Tung Chi, woke in her an ambition to dominate and rule, which grew to be a passion too morbid and strong to be curbed.
In the assertion of his true manhood, and the exercise of his sovereign power, his determination to reform the government made him at once the cynosure of Peking, inside and outside of the Palace. In the eyes of the Dowager Empress Chi Hsi, whose retina was darkened by deeds perpetrated in the interest of usurpation and blinded by jealousy, Kwang Su appeared in no other hght than as a dement, or to use a milder expression, an imbecile, fit only to be tagged round by an apron string, cared for and watched. But to the disinterested spectator and unprejudiced judge, Kwan Su was no imbecile, much less a dement. Impartial history and posterity will pronounce him not only a patriot emperor, but also a patriot reformer — as mentally sound and sane as any emperor who ever sat on the throne of China. He may be looked upon as a most remarkable historical character of the Manchu Dynasty from the fact that he was singled out by an all-wise Providence to be the pioneer of the great reform movement in China at the threshold of the twentieth century.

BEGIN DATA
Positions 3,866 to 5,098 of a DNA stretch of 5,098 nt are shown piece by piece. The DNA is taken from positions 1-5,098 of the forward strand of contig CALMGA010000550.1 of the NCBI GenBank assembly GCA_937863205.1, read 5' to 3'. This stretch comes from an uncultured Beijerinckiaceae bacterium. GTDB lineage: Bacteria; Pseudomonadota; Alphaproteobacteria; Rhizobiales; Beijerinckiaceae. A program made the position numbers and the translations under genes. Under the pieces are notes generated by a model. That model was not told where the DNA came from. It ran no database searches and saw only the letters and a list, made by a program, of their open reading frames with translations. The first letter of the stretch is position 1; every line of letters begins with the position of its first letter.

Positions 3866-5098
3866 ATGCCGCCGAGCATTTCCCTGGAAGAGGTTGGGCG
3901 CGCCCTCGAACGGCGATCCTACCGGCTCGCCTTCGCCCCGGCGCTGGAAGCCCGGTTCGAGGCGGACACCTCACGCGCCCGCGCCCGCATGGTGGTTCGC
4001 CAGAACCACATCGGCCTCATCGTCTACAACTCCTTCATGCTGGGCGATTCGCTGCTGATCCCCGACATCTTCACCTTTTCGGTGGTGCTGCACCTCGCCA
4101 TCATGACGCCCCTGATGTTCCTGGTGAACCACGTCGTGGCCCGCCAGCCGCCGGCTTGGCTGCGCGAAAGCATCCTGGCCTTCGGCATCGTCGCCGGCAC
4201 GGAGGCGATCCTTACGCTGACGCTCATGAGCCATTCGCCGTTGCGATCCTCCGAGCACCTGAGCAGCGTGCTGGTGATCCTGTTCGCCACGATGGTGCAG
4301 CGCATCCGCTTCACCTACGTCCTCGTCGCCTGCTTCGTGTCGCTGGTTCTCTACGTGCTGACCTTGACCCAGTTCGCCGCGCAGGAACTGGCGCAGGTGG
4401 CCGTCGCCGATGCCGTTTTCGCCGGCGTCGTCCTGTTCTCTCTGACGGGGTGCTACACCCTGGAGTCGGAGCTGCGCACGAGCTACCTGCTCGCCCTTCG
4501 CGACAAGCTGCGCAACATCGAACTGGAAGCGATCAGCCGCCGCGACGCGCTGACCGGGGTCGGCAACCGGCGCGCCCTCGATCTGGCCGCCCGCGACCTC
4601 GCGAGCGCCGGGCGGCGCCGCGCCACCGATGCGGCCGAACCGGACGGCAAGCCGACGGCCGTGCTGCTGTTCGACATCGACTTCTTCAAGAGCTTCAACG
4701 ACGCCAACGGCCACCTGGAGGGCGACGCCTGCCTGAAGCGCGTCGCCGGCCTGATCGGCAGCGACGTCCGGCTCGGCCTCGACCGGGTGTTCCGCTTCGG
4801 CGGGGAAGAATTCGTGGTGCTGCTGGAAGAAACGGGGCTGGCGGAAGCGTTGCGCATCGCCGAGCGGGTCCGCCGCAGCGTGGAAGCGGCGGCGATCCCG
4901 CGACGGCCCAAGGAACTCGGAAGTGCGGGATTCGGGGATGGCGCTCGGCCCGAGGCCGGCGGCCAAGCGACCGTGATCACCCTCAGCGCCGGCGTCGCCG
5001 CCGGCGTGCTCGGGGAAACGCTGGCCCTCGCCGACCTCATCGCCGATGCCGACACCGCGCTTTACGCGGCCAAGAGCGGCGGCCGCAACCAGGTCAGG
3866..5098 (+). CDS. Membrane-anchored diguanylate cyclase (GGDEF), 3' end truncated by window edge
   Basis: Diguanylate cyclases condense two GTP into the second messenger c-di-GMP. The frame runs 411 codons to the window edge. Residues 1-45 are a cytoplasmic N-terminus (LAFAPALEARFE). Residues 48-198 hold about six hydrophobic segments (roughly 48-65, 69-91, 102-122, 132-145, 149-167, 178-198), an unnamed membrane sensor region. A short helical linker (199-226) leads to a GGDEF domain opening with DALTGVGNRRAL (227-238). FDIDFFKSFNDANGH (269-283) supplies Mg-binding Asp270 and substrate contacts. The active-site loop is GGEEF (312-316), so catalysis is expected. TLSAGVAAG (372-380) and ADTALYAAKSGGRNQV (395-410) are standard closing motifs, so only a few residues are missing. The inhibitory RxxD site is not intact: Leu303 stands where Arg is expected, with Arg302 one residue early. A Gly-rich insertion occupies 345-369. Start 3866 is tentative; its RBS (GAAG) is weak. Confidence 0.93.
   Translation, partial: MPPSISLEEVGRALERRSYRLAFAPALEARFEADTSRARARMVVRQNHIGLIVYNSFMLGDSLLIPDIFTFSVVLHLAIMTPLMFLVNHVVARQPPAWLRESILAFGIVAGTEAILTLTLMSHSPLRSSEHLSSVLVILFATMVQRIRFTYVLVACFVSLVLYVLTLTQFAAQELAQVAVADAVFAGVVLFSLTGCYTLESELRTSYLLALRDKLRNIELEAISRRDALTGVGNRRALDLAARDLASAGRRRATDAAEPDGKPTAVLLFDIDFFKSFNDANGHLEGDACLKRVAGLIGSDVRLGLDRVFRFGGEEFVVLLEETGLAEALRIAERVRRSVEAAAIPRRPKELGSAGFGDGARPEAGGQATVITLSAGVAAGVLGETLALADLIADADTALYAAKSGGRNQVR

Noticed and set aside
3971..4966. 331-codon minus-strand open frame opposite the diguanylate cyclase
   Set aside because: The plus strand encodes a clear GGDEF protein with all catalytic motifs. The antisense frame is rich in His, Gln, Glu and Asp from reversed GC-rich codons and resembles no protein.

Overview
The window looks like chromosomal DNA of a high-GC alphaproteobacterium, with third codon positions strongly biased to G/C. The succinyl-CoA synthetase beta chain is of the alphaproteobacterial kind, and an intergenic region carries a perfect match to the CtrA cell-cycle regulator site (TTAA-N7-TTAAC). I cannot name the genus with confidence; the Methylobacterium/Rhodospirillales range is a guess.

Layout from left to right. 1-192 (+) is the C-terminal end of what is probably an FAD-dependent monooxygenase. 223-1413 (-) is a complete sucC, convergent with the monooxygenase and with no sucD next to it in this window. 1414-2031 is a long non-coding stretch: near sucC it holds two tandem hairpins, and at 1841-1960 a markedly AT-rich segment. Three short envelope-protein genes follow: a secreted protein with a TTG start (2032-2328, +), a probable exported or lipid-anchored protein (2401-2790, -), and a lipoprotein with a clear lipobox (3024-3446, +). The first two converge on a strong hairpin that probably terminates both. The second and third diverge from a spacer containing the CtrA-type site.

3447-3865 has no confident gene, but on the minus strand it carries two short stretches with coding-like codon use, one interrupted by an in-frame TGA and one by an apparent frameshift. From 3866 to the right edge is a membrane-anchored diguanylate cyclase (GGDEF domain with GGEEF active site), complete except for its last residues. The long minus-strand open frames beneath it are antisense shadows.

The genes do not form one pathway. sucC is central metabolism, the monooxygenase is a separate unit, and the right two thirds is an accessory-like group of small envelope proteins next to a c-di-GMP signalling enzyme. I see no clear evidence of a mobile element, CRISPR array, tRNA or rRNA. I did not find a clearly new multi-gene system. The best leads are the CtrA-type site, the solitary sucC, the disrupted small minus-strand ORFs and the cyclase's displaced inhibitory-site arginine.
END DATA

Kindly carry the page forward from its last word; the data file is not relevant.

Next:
Just at this juncture of the political condition